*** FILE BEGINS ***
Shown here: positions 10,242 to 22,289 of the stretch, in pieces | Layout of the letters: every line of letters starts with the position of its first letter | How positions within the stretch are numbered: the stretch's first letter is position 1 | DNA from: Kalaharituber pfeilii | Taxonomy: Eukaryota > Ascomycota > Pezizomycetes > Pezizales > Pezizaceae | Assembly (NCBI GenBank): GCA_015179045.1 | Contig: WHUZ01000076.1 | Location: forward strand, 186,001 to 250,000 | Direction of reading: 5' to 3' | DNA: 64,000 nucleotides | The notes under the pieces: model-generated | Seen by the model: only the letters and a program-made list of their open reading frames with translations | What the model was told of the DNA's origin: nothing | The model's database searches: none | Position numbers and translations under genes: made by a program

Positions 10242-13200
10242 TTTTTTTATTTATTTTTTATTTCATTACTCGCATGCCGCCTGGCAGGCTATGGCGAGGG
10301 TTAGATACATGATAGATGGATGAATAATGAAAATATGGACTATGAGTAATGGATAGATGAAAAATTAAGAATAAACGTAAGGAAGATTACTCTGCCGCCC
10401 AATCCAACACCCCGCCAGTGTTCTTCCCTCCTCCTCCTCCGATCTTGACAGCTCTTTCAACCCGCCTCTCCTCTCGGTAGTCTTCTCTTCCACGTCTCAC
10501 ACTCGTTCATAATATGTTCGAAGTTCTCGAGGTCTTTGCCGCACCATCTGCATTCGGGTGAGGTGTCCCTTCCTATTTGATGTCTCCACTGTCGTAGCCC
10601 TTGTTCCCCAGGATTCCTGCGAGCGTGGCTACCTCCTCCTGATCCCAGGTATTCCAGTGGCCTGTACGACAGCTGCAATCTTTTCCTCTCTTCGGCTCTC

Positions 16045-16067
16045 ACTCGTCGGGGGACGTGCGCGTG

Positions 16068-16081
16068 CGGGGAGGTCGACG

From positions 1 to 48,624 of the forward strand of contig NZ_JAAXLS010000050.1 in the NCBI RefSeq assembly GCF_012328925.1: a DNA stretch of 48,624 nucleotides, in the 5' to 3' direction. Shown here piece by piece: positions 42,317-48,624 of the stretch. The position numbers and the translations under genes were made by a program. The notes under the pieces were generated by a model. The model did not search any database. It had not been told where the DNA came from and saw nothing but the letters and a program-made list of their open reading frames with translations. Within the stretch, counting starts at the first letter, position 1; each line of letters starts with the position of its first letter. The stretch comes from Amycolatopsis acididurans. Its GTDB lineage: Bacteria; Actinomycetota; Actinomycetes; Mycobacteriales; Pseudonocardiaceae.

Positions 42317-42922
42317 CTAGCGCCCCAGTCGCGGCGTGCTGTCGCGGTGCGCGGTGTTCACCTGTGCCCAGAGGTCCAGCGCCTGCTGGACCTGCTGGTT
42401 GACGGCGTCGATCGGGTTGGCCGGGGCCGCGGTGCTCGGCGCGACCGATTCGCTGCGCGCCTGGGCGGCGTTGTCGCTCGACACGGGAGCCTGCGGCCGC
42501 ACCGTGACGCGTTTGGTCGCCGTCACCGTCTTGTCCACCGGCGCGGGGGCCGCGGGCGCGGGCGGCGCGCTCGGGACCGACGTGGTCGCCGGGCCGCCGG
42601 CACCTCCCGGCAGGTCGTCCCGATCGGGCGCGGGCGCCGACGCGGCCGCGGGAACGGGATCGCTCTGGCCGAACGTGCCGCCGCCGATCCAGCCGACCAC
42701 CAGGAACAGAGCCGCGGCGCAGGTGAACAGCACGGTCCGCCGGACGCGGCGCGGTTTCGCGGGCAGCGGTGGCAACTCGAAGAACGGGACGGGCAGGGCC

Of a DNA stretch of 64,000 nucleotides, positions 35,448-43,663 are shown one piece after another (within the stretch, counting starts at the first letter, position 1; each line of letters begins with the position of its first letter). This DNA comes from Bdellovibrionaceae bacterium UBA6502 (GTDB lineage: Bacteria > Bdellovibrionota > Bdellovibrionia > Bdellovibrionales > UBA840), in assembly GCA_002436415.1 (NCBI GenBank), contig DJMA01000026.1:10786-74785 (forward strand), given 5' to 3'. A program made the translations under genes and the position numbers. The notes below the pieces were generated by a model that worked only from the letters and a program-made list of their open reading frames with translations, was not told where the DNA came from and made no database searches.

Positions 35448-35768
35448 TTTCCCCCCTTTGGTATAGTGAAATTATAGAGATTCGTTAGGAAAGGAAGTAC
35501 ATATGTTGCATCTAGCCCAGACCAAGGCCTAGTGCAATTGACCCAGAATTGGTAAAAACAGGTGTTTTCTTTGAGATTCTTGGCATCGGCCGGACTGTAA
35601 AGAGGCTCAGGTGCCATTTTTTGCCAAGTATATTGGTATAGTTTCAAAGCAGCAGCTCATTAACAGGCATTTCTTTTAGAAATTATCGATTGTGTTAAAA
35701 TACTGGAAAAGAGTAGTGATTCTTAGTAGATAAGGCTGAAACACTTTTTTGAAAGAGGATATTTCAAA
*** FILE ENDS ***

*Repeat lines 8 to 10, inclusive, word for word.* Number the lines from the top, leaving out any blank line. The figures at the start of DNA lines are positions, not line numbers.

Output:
Positions 16045-16067
16045 ACTCGTCGGGGGACGTGCGCGTG

Positions 16068-16081